A Minnesota mayor on Wednesday is calling for criminal charges against the police officer who was seen pinning George Floyd to the ground with his knee in an incident that is spurring street protests and local and federal investigations.
"What I can say with certainty, based on what I saw, is that ... the officer who had his knee on the neck of George Floyd should be charged," Minneapolis Mayor Jacob Frey said in a news conference Wednesday.
Frey declined to say what the officer should be charged with, and said his knowledge is "limited to the video evidence that is there" about Floyd, a black man. He said he made his opinion known to Hennepin County Attorney Mike Freeman, whose office would be in position to file state charges.
"George Floyd deserves justice. His family deserves justice. The black community deserves justice, and our city deserves justice," Frey said.
No charges have been filed in the case.
The four police officers involved in the incident with Floyd were fired Tuesday, Minneapolis police said. That includes Officer Derek Chauvin, the officer seen on video restraining Floyd with his knee, Chauvin's attorney Tom Kelly said.
Kelly said he wouldn't yet release a statement on Chauvin's behalf.
Minneapolis Police Chief Medaria Arradondo declined to discuss Floyd's death on Wednesday but said the actions of the former police officers "in no way reflect the values, and the vision and the culture" he wants to change in the police department.
Officers should be charged with murder, family says
Floyd worked security at Conga Latin Bistro in Minneapolis for five years, according to its owner, Jovanni Thunstrom.
The 46-year-old Houston native moved to Minneapolis for work and to drive trucks, his friend and former NBA player, Stephen Jackson said.
Members of Floyd's family remembered him as a man who wouldn't "hurt anybody." The family wants the four officers charged with murder.
"They were supposed to be there to serve and to protect and I didn't see a single one of them lift a finger to do anything to help while he was begging for his life. Not one of them tried to do anything to help him," Tera Brown, Floyd's cousin, told CNN's Don Lemon on Tuesday.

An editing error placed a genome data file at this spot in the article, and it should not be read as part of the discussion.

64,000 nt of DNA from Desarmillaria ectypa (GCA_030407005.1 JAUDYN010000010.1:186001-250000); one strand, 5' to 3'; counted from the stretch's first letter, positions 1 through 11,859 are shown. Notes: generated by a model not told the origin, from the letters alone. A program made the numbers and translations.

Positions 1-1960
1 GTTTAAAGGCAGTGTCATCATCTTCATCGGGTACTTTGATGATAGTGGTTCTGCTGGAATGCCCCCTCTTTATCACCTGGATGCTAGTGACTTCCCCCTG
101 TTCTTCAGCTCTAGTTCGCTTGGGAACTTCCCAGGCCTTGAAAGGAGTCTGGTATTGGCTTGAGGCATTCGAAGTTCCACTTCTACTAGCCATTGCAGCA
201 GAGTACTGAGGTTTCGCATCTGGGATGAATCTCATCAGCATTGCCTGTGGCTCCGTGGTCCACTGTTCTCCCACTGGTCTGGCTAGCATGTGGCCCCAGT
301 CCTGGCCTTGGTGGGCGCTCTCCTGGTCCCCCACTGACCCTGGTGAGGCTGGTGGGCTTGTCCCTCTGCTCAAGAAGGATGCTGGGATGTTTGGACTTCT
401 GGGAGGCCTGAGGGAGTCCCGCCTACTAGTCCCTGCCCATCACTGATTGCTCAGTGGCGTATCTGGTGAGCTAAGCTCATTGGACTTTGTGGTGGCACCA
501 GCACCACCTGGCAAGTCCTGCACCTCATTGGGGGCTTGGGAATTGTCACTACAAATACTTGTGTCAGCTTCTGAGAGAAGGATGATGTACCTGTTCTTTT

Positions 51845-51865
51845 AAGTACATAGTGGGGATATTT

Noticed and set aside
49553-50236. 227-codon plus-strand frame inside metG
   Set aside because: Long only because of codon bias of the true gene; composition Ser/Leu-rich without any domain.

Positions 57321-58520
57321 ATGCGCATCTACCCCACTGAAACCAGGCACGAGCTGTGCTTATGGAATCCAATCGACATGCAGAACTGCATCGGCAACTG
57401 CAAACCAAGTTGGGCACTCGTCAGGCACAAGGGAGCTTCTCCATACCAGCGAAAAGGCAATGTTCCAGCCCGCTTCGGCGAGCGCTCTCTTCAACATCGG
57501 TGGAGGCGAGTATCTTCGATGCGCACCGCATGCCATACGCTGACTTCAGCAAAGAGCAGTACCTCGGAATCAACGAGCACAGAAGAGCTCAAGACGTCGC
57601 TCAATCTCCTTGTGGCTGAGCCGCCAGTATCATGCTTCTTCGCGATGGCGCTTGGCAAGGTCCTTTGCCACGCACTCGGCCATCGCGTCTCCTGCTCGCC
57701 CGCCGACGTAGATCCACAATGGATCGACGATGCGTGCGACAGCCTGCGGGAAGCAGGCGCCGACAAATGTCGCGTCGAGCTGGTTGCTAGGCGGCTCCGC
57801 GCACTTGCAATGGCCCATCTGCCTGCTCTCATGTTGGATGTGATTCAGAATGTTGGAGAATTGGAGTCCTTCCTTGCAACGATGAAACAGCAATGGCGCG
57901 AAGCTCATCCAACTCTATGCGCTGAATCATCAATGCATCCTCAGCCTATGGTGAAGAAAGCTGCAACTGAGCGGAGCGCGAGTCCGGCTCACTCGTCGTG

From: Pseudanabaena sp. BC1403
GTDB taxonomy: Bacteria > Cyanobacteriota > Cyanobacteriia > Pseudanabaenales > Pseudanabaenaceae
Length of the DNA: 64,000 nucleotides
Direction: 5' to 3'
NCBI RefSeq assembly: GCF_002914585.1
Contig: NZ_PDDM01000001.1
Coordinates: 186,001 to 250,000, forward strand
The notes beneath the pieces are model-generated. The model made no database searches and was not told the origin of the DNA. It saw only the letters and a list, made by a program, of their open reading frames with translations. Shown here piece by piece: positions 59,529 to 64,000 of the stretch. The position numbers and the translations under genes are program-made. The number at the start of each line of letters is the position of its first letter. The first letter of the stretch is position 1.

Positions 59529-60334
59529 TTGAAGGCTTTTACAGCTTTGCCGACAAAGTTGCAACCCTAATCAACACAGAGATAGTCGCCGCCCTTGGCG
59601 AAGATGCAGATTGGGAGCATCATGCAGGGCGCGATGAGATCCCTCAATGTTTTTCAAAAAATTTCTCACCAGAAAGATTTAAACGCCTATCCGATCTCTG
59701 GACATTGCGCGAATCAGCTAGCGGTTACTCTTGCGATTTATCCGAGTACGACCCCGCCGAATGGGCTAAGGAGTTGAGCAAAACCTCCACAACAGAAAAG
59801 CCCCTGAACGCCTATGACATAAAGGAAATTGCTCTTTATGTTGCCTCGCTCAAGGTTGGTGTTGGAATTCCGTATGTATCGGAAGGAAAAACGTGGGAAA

Protesters return to streets after Floyd's death
Hundreds of people gathered Wednesday for a second day near a police precinct, calling for justice over Floyd's death.
Arradondo, the police chief, urged people to be respectful while protesting and condemned any type of destructive behavior. Most people, he said, have been peacefully protesting but there have been a few incidents.
An attorney representing Floyd's family, Benjamin Crump, said in a statement Wednesday that he and Floyd's relatives are calling for peaceful protests and social distancing amid the coronavirus pandemic.
"We cannot sink to the level of our oppressors, and we must not endanger others during this pandemic," the statement said. "We will demand and ultimately force lasting change by shining a light on treatment that is horrific and unacceptable and by winning justice."
Crowds took the streets on Tuesday chanting "No justice, no peace" and "I can't breathe," which were some of the last words Floyd uttered Monday in the bystander video.
"We're here to let them know this can't be tolerated, there will be severe consequences if they continue to kill us. This will not go on another day," a protester told CNN affiliate WCCO.
Police used tear gas to disperse a crowd Tuesday after some protesters turned unruly, Minneapolis police spokesman John Elder told CNN.
'I can't breathe'